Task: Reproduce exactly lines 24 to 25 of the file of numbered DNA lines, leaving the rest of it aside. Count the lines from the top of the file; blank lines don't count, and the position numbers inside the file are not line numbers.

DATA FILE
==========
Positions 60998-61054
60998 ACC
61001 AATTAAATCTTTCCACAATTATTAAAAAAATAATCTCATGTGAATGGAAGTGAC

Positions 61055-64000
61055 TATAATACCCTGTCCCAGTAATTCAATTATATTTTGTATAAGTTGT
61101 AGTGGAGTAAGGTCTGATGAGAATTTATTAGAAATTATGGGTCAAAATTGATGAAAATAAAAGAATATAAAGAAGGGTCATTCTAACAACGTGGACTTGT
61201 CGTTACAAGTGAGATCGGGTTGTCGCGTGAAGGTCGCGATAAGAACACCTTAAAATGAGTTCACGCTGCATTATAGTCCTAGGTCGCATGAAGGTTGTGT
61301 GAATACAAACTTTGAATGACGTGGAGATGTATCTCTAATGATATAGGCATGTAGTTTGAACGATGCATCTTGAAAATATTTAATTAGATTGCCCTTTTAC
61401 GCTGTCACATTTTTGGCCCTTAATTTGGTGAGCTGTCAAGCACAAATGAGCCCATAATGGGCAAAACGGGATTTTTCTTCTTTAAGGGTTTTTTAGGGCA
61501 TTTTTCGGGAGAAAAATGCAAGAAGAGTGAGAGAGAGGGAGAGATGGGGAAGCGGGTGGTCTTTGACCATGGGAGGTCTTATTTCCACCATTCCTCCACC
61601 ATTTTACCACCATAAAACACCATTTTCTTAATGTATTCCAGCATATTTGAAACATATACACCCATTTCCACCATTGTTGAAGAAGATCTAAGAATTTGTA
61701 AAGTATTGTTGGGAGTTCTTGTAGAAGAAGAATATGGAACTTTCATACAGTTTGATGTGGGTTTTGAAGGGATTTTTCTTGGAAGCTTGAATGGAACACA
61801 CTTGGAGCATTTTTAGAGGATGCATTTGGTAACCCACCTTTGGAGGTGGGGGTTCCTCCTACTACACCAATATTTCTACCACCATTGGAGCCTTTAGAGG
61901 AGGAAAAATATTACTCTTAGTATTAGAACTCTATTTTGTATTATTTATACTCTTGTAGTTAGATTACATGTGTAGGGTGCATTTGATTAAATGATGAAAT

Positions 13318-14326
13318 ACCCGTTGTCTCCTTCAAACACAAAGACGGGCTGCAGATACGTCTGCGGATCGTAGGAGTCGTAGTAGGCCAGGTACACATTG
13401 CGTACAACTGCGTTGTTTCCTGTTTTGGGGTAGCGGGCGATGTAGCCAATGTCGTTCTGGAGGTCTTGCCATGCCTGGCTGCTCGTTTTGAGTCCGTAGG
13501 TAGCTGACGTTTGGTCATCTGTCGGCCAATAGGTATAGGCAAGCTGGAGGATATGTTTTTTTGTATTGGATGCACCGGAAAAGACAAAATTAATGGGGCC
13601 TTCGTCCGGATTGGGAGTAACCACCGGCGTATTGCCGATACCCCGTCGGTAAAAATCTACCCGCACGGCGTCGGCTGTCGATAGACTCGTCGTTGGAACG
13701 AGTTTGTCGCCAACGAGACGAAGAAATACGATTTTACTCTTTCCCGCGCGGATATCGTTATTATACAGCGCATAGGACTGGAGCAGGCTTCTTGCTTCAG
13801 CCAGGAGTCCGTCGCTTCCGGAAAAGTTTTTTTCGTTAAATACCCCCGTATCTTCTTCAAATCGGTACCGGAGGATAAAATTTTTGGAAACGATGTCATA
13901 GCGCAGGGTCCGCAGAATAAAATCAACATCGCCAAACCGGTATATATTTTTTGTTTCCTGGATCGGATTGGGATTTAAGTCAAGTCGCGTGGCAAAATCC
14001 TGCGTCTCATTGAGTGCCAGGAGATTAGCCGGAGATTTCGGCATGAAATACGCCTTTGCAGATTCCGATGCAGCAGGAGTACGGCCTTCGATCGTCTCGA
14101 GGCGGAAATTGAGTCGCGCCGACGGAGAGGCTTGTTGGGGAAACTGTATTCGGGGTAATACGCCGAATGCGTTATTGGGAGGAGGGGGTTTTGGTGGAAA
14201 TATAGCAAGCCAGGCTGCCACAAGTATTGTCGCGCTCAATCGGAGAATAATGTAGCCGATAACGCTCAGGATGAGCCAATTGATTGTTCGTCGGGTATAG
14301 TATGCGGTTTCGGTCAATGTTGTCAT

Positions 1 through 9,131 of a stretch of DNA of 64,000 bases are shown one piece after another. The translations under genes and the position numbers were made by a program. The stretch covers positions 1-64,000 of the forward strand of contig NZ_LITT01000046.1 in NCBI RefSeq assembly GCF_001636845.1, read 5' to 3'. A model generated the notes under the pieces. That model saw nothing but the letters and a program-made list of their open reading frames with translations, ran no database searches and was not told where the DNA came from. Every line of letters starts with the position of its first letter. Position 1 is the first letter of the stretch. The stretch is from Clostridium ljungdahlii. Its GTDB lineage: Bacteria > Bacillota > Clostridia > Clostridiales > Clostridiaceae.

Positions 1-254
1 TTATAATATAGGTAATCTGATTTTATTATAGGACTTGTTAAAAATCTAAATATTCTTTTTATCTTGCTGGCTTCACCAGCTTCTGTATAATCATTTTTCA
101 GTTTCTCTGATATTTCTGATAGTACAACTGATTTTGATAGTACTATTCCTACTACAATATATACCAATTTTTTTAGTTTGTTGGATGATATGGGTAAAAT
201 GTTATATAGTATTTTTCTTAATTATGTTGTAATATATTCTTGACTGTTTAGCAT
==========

14101 GGCGGAAATTGAGTCGCGCCGACGGAGAGGCTTGTTGGGGAAACTGTATTCGGGGTAATACGCCGAATGCGTTATTGGGAGGAGGGGGTTTTGGTGGAAA
14201 TATAGCAAGCCAGGCTGCCACAAGTATTGTCGCGCTCAATCGGAGAATAATGTAGCCGATAACGCTCAGGATGAGCCAATTGATTGTTCGTCGGGTATAG